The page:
Mothers should know. A mother should know her child’s face, she thought. She knew that Garrett’s left ear was just the slightest bit bent at the top, that Jacob’s whorl of hair was just to the right of the center back of his head. And Eli had his father’s nose: straight and, even at this young age, elegantly shaped. It was like a little ski-jump, Maddie always thought: dramatically steep with just the slightest inverted angle at the end. He would be handsome when he grew up.
Kerri is mother to twins who are going on three. The other day on my walk, I stopped to chat with her where she sat on her deck in the afternoon sun. The twins were in their beds: naptime.
We talked about them at pre-school, and Kerri marveled aloud to me about Eli’s predilection for holding open the lid on the classroom garbage can so that his classmates can throw away their trash.
“How does he know to do that?” she wondered. And we were silent for a moment, taking this in. Here was an untaught behavior, a glimpse into a nature uniquely Eli. What might it signify? A pleasure in being helpful, a blooming compassion? A fascination with hinges, an interest in seeing things properly put away, a love for his teacher? An ambition to someday drive the garbage truck?
“What does it mean?”
I stood with my dog on the other side of her fence and pondered it with her, I with my years and years of parenting experience, with two out of three of them– by all accounts– full-grown. What could I say?
I told her what I thought, which is to say that I told her she was doing the right thing. I told her it is her privilege and perhaps her unique responsibility as a mother to pay attention to these things, to notice.
I have a collection beyond counting of the things I have noticed and know about my children–things that might no longer interest them, things they have moved on from, things that once defined them and really no longer do so.
But I have collected and I keep them; and this, to me, is part of what it means to be their mother.
The women at that book club had wanted more from me about Maddie as a mother and, as I’ve said, I’ve given that request a lot of thought. Had they missed what is there in the book about Maddie and motherhood? Certainly other themes and plot elements speak far more loudly in the book, I see that.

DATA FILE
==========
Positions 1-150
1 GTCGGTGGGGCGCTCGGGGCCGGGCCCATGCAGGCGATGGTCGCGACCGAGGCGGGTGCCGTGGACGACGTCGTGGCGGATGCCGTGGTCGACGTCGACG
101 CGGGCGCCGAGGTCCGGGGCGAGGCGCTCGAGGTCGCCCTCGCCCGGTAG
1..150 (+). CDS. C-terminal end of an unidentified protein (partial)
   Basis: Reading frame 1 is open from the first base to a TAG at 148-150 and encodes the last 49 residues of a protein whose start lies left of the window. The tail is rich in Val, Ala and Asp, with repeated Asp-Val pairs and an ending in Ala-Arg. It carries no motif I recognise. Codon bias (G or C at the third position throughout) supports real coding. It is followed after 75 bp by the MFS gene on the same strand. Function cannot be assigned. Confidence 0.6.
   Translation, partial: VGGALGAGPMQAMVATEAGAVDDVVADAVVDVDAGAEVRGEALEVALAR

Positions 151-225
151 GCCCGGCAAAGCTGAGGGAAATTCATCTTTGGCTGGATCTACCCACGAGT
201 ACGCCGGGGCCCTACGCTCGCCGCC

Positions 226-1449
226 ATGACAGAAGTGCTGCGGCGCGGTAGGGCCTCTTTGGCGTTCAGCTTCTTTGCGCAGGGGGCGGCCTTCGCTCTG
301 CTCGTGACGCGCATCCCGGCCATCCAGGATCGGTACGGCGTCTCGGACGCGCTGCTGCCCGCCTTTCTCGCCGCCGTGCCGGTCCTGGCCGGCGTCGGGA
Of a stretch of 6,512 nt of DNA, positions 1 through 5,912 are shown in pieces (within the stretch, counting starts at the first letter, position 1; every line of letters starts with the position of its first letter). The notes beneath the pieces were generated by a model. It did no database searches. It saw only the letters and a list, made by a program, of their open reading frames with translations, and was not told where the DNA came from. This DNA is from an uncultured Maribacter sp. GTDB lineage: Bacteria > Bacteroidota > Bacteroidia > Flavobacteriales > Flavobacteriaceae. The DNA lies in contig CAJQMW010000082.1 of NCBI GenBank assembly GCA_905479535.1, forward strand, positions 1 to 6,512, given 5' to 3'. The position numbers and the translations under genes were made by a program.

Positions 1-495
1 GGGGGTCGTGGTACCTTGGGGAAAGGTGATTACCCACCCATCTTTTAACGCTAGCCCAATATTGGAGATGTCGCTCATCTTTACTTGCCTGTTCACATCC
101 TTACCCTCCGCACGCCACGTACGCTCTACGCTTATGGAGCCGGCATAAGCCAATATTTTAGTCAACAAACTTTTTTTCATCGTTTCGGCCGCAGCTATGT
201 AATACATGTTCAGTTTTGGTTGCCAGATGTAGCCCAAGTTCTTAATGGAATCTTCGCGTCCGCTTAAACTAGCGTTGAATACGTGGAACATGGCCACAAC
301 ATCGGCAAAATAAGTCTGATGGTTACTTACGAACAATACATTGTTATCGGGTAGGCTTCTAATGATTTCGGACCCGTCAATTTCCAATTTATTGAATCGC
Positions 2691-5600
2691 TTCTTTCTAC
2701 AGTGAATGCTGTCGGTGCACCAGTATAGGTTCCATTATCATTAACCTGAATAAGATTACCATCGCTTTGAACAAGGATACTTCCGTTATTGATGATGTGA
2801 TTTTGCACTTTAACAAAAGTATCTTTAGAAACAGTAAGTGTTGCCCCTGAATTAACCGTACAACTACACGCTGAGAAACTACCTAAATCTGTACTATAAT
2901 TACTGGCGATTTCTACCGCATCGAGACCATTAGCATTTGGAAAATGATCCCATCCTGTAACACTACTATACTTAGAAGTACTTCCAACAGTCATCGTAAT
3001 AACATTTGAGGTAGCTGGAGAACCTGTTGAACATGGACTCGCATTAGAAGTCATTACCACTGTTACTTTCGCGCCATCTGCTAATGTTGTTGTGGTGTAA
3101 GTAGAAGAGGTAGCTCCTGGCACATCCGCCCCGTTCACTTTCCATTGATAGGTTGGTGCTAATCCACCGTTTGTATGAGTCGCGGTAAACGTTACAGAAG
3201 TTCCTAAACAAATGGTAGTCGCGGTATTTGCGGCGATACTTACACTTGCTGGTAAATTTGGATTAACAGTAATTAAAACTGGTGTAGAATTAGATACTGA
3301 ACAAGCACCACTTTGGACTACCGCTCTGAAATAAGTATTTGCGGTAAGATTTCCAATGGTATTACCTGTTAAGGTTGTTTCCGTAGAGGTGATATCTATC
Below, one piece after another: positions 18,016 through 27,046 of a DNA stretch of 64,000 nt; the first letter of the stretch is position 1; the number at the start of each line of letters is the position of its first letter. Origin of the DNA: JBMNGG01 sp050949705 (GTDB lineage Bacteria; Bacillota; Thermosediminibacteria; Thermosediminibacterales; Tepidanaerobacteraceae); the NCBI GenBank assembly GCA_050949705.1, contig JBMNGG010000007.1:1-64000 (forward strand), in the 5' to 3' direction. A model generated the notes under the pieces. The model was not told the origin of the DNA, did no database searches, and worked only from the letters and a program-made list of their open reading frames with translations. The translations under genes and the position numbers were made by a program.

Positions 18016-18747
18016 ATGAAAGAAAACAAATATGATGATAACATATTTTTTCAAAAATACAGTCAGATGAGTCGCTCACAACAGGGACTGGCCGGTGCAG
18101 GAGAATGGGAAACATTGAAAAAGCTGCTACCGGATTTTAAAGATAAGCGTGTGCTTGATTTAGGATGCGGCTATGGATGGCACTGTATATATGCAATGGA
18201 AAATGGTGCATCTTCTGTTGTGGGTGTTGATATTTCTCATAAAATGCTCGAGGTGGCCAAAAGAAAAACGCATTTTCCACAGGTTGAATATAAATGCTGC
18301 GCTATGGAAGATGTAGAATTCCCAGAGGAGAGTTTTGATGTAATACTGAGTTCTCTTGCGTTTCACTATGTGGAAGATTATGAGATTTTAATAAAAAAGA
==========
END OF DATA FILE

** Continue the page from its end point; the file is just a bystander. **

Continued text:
Is it that they are empty-nesters, and so are missing the difficult and excellent work that means having children at home?
I am not displeased with the way I wrote Maddie-as-mother. In fact, I feel quite the opposite. I didn’t say this to the women that night, but this is how I saw it when writing the book, and this is how I see it now:
Motherhood is one of the most powerful experiences this life has to offer. Raising it in ordinary conversation can evoke all kinds of reactions, from those who wish they were mothers to those who never want to be mothers to those who had a bad mother.
And raising it in a book is equally if not more powerful for the distilled nature of a novel. That Maddie was a mother is incredibly important to the book–but it is a bell I had to ring lightly because of the reverberations it evokes.
In short, writing too much about Maddie-as-mother actually might have been unkind. I couldn’t say too much about it, because motherhood is too dear to me. This book–and any good work of fiction, I’ll warrant–is not about the author. Any and all of the personal emotional investment the author puts into it is actually none of the reader’s business, and, if there, would necessarily tarnish the reader’s experience.
The experience is the story. The means is the writing. The book is the gift.
How many books do we read from which the writer lacked courage to tie off the umbilical cord? How many gifts do we open from which the writer neglected to remove the price tag? Is it pertinent, is it courteous, for us to learn what it cost the writer personally?
— A. Dillard, The Writing Life
These days, every day, I drive Emma to school. She is a junior in high school now, nearly as old as she’s going to get before she moves on from home.
Every day she gets out of the car, tells me she loves me, closes the door behind her, and never looks back.
But as I pull away, I always look for her blond head moving in the crowd, and I say yet another prayer over her lovely self, and I send the blanket after her, covering her, keeping her all through the day.